These initial changes omit most of the super-detailed strategy we love to dissect here on Study Hacks. Notice, there is no complicated time management system or advanced scheduling tactics or complicated note-taking formats. These are all tools that will eventually enter your student arsenal. But if you’re new to efficiency, resist their allure for now. Get used to having a basic plan, and knowing your schedule, and clearing your head on weekends. Do this during a semester with a light course load and no activities. Experience the rush of being in control of your obligations. Once you’ve scored that high, you’ll never want to lose it again.

Then you can move on to the fun stuff…

(Photo courtesy of the contented)

11 thoughts on “Monday Master Class: How to Start Down the Long Road from Chaos to Efficiency”

  1. This is great advice Cal, I will print it out and keep it with me as I head into my second semester next week (I’m in Australia).

  2. People who know me well enough to see me in action have a warped impression of me–they all seem to think I’m some ridiculously organized girl with a streamlined and well-controlled day. I’ve tried to convince them that my life is just as insane as their lives are, but this falls on deaf ears.

    You’re right that having an organization plan is key–I stripped my system down and built it back up very slowly through trial and error. It’s very simple and streamlined and it works.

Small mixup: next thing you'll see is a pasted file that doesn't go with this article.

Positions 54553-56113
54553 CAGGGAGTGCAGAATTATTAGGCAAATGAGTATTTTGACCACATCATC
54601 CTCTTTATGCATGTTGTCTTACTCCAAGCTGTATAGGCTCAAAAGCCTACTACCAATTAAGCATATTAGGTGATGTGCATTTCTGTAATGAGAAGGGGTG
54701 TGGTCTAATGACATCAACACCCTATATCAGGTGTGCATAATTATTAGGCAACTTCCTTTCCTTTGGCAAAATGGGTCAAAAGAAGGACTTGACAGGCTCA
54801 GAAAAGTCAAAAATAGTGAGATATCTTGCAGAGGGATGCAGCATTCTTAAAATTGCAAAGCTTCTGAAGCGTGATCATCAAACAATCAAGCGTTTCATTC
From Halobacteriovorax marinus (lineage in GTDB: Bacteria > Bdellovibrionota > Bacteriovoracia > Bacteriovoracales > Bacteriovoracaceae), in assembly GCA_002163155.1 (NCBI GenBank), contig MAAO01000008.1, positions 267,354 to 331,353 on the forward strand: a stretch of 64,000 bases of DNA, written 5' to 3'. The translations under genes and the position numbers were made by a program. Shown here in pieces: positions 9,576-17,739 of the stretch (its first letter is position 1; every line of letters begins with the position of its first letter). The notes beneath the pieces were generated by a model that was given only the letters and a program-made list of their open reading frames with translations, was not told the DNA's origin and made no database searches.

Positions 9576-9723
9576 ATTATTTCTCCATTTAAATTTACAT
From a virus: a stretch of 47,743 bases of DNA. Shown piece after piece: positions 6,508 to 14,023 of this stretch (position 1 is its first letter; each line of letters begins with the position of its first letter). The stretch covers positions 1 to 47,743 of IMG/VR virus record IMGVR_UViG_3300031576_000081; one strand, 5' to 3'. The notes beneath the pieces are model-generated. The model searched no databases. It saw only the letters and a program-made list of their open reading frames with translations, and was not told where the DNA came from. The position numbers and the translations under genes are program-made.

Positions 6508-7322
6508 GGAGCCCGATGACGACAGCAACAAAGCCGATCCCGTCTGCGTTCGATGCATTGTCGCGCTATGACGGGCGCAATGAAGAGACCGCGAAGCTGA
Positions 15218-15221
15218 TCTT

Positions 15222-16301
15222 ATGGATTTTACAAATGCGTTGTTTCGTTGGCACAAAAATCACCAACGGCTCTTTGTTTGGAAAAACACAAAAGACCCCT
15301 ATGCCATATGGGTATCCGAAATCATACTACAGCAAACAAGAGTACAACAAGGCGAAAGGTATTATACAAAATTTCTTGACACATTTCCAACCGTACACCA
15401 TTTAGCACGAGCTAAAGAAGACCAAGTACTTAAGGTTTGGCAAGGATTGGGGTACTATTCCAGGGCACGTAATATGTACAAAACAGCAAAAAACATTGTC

It’s not that I’m better at controlling the chaotic moments that come at me from left field, it’s that I’ve stripped all unnecessary bits from my day/week/month so I know I’ll get the essential items accomplished and have the time and space to deal with unforeseen circumstances. I say ‘no’ to anything extra and not mandatory if it doesn’t fit into my schedule.

    In a given week, I manage to get all imperative work, play and family time accomplished. It’s taken me years to perfect my system, but it was worth it to avoid the craziness of a cluttered and disorganized life.

  3. Good article. Just one minor quibble: GTD, referenced at the end of the article as a “complicated time management system”, is neither complicated nor is it a time management system. In fact the essence of GTD is to remove complication from the way we manage our “stuff”. Read the linked article, or read David Allen’s book on the subject.

  4. For #1, I’ve been looking into Mozilla Sunbird, an offline application? Have you used it? Would you recommend Google Calendar over it?

  5. For #1, I’ve been looking into Mozilla Sunbird, an offline application? Have you used it? Would you recommend Google Calendar over it?

    I don’t think it matters. I slightly prefer Google Calendar because its “Quick Add” feature makes things just easy enough that I’m more likely to add things to it right away.